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Zelda, an Illustrated Life: The Private World of Zelda Fitzgerald
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Zelda, an Illustrated Life: The Private World of Zelda Fitzgerald

4.27 of 5 stars 4.27  ·  rating details  ·  92 ratings  ·  10 reviews
F. Scott Fitzgerald's wife, Zelda (1900-1948), was the model for his heroines and a celebrity in her own right, but little is known about her creative accomplishments. This autobiography aims to reveal her true nature and many talents. It traces the ups and downs of her life, from Alabama childhood to the glamorous years with Scott, whom she married when she was only 19, a ...more
Hardcover, 127 pages
Published April 1st 1996 by ABRAMS
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Samantha Glasser
Zelda Fitzgerald is perhaps one of the most interesting wives of a famous historical figure. Not only was she a highly energetic, flirtatious woman, whose vibrant personality influenced her husband's writing, she was a ballerina, a writer, and an artist. Her art is perhaps the least known piece of her work and is presented here in top form.

Zelda's art is reflective of various styles, as the text acknowledges. Her undated work is hard to place because of this. Her work is reminiscent of Pablo Pic
Beautiful collection of what remains of Zelda's paintings. Many were burned after her 1948 death, others are lost to private collections. But the best that remain are here in all their surreal, disturbing glory. Yes, it's hard to look at them and not see signs of her fabled breakdown. But the bulk of them---her best, anyway---date from after Scott's 1940 death and are actually prophetical rather than mentally ill. (No, those aren't the same things). The book comes with a lovely introduction by B ...more
Zelda as a work of art intrigues me. Her paintings don't. I find little of beauty in them although they may well be full of psychological indicators. The photos and postcards are luminously haunting and make reading this short book worthwhile.

This insightful quote by Scottie is included: "It was my mother's misfortune to be born with the ability to write, to dance and to paint, and then never to have acquired the discipline to make her talent work for, rather than against, her."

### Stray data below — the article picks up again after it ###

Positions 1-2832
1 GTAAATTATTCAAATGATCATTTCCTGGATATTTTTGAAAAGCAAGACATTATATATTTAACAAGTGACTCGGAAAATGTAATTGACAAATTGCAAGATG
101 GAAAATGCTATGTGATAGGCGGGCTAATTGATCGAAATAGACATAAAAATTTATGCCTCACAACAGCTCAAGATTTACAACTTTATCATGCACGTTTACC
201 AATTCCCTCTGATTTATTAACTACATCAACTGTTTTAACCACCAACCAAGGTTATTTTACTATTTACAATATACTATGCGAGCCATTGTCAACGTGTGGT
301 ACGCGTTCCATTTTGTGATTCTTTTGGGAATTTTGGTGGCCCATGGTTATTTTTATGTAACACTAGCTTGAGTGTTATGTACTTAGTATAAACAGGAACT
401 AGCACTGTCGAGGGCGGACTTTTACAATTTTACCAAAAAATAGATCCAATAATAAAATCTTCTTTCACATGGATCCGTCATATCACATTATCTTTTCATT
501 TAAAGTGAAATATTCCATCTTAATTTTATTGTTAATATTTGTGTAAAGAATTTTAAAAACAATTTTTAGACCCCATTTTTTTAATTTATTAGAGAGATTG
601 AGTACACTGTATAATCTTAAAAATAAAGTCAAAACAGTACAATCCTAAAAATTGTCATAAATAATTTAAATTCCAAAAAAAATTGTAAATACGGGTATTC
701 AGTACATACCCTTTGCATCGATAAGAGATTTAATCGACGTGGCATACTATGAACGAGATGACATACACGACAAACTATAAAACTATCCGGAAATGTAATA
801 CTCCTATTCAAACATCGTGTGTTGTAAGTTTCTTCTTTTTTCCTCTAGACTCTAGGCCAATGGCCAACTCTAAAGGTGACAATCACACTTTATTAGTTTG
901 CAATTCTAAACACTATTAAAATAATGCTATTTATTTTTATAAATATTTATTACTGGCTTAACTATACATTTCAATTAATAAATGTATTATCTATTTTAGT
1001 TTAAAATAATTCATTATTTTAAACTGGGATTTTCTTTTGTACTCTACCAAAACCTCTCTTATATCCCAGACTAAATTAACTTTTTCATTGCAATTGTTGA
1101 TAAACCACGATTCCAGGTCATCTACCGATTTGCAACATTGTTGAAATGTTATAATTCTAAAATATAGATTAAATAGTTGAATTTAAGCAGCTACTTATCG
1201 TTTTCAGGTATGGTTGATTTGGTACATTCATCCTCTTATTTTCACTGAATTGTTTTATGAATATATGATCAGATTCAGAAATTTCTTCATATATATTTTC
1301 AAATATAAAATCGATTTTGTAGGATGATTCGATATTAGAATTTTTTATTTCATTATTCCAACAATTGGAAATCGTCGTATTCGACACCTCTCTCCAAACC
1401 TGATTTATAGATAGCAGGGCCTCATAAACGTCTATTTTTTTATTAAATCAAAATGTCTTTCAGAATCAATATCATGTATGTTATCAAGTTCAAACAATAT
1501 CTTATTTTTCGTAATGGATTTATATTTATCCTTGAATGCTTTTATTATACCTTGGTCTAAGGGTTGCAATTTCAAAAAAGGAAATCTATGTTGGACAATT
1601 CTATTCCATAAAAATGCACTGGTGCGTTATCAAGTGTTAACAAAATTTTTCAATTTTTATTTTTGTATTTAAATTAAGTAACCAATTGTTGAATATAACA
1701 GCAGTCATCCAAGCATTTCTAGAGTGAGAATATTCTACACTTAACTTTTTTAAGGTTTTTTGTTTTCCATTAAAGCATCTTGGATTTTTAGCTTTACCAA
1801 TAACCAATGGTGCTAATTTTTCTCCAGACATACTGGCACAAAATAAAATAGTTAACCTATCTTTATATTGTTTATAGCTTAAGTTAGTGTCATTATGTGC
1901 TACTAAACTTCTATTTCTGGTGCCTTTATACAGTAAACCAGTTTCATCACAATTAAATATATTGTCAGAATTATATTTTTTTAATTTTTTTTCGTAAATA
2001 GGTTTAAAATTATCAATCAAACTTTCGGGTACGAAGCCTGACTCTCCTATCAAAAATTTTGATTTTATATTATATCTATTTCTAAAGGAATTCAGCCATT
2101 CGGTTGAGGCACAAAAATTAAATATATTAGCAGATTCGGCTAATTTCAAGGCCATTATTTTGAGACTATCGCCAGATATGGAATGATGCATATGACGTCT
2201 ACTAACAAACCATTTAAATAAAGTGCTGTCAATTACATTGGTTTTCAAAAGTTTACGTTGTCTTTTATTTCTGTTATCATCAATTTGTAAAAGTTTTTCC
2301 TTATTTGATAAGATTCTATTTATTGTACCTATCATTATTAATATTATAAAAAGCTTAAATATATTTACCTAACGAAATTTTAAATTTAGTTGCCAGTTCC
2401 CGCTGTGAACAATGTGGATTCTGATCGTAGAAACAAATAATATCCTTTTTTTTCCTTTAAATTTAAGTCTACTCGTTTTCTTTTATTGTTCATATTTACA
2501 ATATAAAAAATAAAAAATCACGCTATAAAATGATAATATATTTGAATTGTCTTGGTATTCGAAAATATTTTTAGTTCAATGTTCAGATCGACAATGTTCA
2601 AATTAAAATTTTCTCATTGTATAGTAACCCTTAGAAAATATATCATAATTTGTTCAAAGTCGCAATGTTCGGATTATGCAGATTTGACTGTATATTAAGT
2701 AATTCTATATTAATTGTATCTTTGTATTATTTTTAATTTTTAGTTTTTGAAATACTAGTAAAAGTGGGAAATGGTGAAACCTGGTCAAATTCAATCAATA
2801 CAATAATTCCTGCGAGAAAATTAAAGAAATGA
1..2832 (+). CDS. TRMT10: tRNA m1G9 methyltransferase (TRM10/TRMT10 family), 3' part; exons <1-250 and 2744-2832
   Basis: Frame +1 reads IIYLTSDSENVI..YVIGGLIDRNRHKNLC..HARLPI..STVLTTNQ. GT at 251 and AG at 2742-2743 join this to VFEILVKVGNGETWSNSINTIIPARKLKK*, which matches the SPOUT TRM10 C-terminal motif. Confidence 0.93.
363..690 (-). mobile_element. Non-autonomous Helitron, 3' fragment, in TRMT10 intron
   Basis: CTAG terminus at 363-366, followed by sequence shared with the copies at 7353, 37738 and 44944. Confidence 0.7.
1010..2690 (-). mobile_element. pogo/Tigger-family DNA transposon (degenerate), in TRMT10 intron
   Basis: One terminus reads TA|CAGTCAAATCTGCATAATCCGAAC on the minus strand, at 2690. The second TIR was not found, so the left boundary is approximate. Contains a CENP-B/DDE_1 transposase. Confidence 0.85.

Wife to the more famous F. Scott Fitzgerald, Zelda Fitzgerald was an impressive visual artist, and this book, edited by her artist granddaugher, Eleanor Lanahan, was the first to compile some of Zelda's visual artwork for publication. Glimpses of Zelda's impressive intellect and drive are seen here, but you cannot appreciate the depth of her talent without some background in her beyond-tragic life. I suggest this in tandem with Sally Cline's meticulously researched Zelda Fitzgerald Her Voice in ...more
Zelda, an Illustrated Life is a concise, interesting look at what remains of Zelda Fitzgerald's art. The biographical details are vibrant and varied enough to paint a lively portrait of Zelda to preface her works, and allows for a deeper look into her art. I'm quite sure there is no one with such a unique stamp on all her work as Zelda, whether it's her prose, her dedication to ballet in her late 20s, or her dedication to creating original works of art, everything is utterly hers. I find it so i ...more
Hemingway reading has lead me to the "other" of the "Lost Generation" of American Artists who came of age as expats in Paris during the 1920's.

Scott and Zelda Fitzgerald occupy a solid space in that era and their colorful youth certainly held the interest of a generation. Their creative talents go beyond the "Great Gatsby" and in this book, is an interesting tale of the psychologically unstable and multi-talented Zelda.

140 illustrations that share her perspective in an informed and interesting
Feb 05, 2008 Jenniewren rated it 5 of 5 stars
Recommends it for: anyone who wants to discover a truly amazing woman
Shelves: fave-of-all-time
I truly love Zelda Fitzgerald - she was a troubled gorgeous soul who actually wrote quite a few of her husband's stories, but lived in a time when her chaotic genius truly could never be realised. An astounding painter, a dancer, a belle of the socialite scene, and yet also something of a bad girl, she loved passionately and gave all of herself to everything she ever did..
Zelda's granddaughter published a compilation of her artwork, mostly watercolors and paper dolls. This book helped round out the personality of Zelda Fitzgerald. I'd read that she had pursued art and considered herself an artist but I couldn't really see it until I saw her work. My favorites were her city scapes of New York and Paris.
i can't say i love zelda's paintings, but they certainly are interesting to look at. after only having read about her painting and how important it was to her personally, it fills in some blanks to get to see it. the paper dolls she made for scottie are very dear, and i liked reading the introduction by her granddaughter.
Nov 04, 2014 Bev added it
Really liked this book!
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